Abstract: This paper provides a theoretical and empirical examination of the e®ect of debt structure on the probability of a currency crisis and the slope of the yield curve. We employ an open-economy version of the Barro-Gordon model with public debt, as in Benigno and Missale (2004) and generalize the analysis to allow for the case where the monetary authority can fully commit itself to an escape clause monetary rule. Comparing the latter with the discretionary outcomes motivates the asymmetric information game where the signalling e®ect of defending the parity competes with the fundamentals of the debt burden. Two key predictions of the model are tested with positive results.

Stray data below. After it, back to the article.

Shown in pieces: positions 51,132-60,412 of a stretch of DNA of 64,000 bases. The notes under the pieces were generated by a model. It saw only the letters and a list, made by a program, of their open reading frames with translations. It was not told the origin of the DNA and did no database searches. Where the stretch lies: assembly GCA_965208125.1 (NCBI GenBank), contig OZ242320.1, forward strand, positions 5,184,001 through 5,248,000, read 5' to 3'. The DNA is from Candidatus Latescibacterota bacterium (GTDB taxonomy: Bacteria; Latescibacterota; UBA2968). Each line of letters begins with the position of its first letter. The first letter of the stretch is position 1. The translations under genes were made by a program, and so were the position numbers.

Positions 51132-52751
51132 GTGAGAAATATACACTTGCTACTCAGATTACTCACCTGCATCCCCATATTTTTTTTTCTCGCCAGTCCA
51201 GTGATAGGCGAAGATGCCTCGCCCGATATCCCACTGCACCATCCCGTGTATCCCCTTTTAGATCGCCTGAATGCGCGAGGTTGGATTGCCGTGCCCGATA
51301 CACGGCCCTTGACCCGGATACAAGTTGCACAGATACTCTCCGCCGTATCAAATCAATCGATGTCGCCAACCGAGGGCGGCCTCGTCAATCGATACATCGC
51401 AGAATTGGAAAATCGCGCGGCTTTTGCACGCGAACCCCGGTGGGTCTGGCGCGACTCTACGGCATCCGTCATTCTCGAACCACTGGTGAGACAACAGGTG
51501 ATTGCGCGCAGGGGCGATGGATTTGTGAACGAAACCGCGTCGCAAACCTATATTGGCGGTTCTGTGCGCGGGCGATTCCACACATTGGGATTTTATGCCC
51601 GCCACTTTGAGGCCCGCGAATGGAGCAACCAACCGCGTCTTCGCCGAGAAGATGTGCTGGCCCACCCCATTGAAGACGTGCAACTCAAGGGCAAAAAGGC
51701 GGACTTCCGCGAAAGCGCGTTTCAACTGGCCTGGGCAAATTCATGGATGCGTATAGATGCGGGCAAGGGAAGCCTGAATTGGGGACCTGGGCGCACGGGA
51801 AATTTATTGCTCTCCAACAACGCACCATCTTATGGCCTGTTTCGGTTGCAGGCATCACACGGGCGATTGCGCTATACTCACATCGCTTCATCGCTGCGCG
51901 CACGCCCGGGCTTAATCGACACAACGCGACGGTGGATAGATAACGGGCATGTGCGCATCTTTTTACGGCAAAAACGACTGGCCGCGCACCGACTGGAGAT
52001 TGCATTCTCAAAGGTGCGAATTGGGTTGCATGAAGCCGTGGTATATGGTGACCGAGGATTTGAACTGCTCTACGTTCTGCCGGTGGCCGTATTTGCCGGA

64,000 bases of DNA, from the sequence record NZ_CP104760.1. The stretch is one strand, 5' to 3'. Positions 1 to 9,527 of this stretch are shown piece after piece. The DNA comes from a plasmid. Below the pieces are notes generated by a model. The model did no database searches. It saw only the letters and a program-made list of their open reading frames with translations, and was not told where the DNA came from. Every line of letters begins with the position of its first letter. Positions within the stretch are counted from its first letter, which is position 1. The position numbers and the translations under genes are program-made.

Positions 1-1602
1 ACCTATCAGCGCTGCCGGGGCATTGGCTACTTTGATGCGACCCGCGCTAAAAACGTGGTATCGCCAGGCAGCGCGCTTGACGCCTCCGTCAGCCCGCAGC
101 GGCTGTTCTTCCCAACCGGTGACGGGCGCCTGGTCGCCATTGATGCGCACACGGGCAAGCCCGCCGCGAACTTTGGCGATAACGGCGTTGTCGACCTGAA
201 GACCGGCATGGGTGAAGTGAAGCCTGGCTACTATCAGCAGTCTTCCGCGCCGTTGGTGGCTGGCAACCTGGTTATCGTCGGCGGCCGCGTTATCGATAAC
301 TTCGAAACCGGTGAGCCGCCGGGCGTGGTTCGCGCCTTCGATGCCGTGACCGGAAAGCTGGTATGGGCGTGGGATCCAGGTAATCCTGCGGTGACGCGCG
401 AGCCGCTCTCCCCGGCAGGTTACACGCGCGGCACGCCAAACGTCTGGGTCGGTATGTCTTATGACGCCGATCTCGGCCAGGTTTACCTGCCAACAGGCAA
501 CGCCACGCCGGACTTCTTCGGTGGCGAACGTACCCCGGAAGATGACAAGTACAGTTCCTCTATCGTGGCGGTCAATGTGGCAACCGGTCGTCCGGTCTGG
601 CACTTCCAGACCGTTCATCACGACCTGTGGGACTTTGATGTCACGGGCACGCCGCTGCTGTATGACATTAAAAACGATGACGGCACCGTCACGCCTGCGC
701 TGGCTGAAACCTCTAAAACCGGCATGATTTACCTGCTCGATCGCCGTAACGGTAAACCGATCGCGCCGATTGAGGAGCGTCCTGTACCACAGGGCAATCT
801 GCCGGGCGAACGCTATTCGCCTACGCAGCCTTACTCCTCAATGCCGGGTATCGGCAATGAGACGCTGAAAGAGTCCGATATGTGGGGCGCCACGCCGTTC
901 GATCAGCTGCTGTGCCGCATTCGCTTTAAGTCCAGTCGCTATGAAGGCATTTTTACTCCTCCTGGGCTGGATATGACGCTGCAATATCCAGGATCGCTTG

Keywords: Currency crisis, debt management
    JEL: F31
    Date: 2006–03
  23. By: Jo Anna Gray (University of Oregon Economics Department); Joe Stone (University of Oregon Economics Department)
    Abstract: The authors test Ricardian equivalence within an endogenous growth model for U.S. states, which have high rates of migration relative to most countries. Results are consistent with both Ricardian equivalence and endogenous growth, despite the relative ease of migration. Increases in productive government expenditures increase long-run growth by the same amount, for example, whether financed by taxes or bonds. State rules limiting the use of bond financing may play a role in supporting Ricardian equivalence. The study provides the first explicit test of Ricardian equivalence for sub-national states in the context of an endogenous growth model.
    Date: 2005–12–01
  24. By: Yasuhiro Asami (Japan Science and Technology Agency)